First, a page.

d. Significant Historic Sites: No structure may be placed on a significant historic site in a manner that affects the values of the site unless adequate information about the site has been removed and documented in a public repository.

e. Steep Slopes: The City Manager, or his or her designee, must evaluate possible soil erosion impacts and development visibility from public waters before issuing a permit for construction of sewage treatment systems, roads, driveways, structures, or other improvements on steep slopes. When determined necessary, conditions must be attached to issued permits to prevent erosion and to preserve existing vegetation screening of structures, vehicles, and other facilities as viewed from the surface of public waters, assuming summer, leaf-on conditions.

f. Height Of Structures: All structures in residential districts, except churches, must not exceed thirty five feet (35') in height.

3. Shoreland Alterations: Alterations of vegetation and topography will be regulated to prevent erosion into public waters, fix nutrients, preserve shoreland aesthetics, preserve historic values, prevent bank slumping, and protect fish and wildlife habitat.

a. Vegetation Alterations:

(1) Vegetation alteration necessary for the construction of structures and sewage treatment systems and the construction of roads and parking areas regulated by subsection 10-8-10(C)4 of this Section are exempt from the vegetation alteration standards that follow.

(2) Removal or alteration of vegetation is allowed subject to the following standards:

(a) Intensive vegetation clearing within the shore and bluff impact zones and on steep slopes is not allowed. Intensive vegetation clearing for forest land conversion to another use outside of these areas is allowable as an interim use if an erosion control and sedimentation plan is developed and approved by the soil and water conservation district in which the property is located.

(b) In shore and bluff impact zones and on steep slopes, limited clearing of trees and shrubs and cutting, pruning, and trimming of trees is allowed to provide a view to the water from the principal dwelling site and to accommodate the placement of stairways and landings, picnic areas, access paths, beach and watercraft access areas, and permitted water-oriented accessory structures or facilities, provided that:

i. The screening of structures, vehicles, or other facilities as viewed from the water, assuming summer, leaf-on conditions, is not substantially reduced;

ii. Along rivers, existing shading of water surfaces is preserved; and

iii. The above provisions are not applicable to the removal of trees, limbs, or branches that are dead, diseased, or pose safety hazards.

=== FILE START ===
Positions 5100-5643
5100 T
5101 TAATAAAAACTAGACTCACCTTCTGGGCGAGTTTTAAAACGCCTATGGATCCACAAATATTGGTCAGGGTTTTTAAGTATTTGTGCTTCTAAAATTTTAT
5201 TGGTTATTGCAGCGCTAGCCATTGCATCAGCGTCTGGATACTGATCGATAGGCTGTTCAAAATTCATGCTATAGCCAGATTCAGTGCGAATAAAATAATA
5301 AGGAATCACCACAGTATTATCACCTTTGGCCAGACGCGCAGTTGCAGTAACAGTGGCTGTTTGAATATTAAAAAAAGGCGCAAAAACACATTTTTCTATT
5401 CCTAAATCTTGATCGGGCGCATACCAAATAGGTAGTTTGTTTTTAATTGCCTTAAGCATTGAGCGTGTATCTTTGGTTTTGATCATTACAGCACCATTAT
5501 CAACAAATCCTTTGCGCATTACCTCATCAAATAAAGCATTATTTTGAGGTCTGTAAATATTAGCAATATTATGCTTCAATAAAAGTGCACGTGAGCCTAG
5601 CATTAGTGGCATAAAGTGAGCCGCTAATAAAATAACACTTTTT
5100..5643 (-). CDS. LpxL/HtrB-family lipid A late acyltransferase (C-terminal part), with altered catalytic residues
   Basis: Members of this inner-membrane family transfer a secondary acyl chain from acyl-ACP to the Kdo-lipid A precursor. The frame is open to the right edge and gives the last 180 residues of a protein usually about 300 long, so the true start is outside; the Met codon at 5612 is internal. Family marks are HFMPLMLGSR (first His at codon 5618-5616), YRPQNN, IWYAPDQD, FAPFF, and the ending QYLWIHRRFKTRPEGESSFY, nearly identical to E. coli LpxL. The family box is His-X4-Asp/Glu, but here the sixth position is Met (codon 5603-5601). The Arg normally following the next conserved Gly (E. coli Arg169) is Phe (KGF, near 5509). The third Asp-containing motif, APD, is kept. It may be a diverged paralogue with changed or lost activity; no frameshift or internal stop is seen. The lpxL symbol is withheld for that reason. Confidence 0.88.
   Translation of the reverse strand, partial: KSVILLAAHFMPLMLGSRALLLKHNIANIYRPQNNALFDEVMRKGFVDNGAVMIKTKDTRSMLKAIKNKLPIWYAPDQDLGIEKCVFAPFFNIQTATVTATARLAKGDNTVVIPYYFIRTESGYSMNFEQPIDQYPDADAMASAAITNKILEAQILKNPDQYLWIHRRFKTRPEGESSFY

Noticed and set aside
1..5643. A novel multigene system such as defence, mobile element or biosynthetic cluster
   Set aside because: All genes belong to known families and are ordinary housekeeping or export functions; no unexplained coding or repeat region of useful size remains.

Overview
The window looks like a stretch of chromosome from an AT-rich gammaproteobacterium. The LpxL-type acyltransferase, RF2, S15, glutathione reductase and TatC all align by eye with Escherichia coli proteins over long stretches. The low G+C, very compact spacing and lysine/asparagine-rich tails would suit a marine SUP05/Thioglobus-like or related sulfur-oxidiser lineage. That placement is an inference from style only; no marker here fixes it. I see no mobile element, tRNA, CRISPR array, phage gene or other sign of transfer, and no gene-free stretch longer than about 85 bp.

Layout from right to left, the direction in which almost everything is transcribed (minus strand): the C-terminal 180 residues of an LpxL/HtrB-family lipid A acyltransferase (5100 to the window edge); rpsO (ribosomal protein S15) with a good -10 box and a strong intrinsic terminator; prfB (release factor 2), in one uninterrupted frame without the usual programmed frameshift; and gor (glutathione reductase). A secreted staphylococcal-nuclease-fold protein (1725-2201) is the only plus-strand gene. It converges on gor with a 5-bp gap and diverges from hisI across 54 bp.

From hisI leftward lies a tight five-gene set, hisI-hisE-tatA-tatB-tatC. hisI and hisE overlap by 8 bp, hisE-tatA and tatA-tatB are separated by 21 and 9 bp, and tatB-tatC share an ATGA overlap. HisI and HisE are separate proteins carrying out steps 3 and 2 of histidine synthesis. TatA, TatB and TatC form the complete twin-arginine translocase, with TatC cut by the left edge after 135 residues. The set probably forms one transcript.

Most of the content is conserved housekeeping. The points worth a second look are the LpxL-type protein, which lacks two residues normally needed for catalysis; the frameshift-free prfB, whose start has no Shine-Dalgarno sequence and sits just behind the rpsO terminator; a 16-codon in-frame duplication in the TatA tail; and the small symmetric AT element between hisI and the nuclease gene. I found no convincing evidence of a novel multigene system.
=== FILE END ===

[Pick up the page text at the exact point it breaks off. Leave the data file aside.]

b. Topographic Alterations/Grading And Filling:

(1) Grading and filling and excavations necessary for the construction of structures, sewage treatment systems, and driveways under validly issued construction permits for these facilities do not require the issuance of a separate grading and filling permit. However, the grading and filling standards in this Section must be incorporated into the issuance of permits for construction of structures, sewage treatment systems, and driveways.

(2) Public roads and parking areas are regulated by subsection 10-8-10(C)4 of this Section.

(3) Notwithstanding subsection (C)3b(1) and (2) of this Section, a grading and filling permit shall be required for:

(a) The movement of more than ten (10) cubic yards of material on steep slopes or within shore or bluff impact zones; and

(b) The movement of more than ninety (90) cubic yards of material outside of steep slopes and shore and bluff impact zones.

(4) The following considerations and conditions must be adhered to during the issuance of construction permits, grading and filling permits, conditional and interim use permits, variances and subdivision approvals:

(a) Grading or filling in any type 2, 3, 4, 5, 6, 7, or 8 wetland must be evaluated to determine how extensively the proposed activity would affect the following functional qualities of the wetland. This evaluation must also include a determination of whether the wetland alteration being proposed requires permits, reviews, or approvals by other local, State, or Federal agencies such as a watershed district, the Minnesota Department of Natural Resources, or the United States Army Corps of Engineers. The applicant shall be so advised:

i. Sediment and pollutant trapping and retention;

ii. Storage of surface runoff to prevent or reduce flood damage;

iii. Fish and wildlife habitat;

iv. Recreational use;

v. Shoreline or bank stabilization; and

vi. Noteworthiness, including special qualities such as historic significance, critical habitat for endangered plants and animals, or others.

(b) Alterations must be designed and conducted in a manner that ensures only the smallest amount of bare ground is exposed for the shortest time possible;

(c) Mulches or similar materials must be used, where necessary, for temporary bare soil coverage, and a permanent vegetation cover must be established as soon as possible;

(d) Methods to minimize soil erosion and to trap sediments before they reach any surface water feature must be used;

(e) Altered areas must be stabilized to acceptable erosion control standards consistent with the field office technical guides of the local soil and water conservation districts and the United States Soil Conservation Service;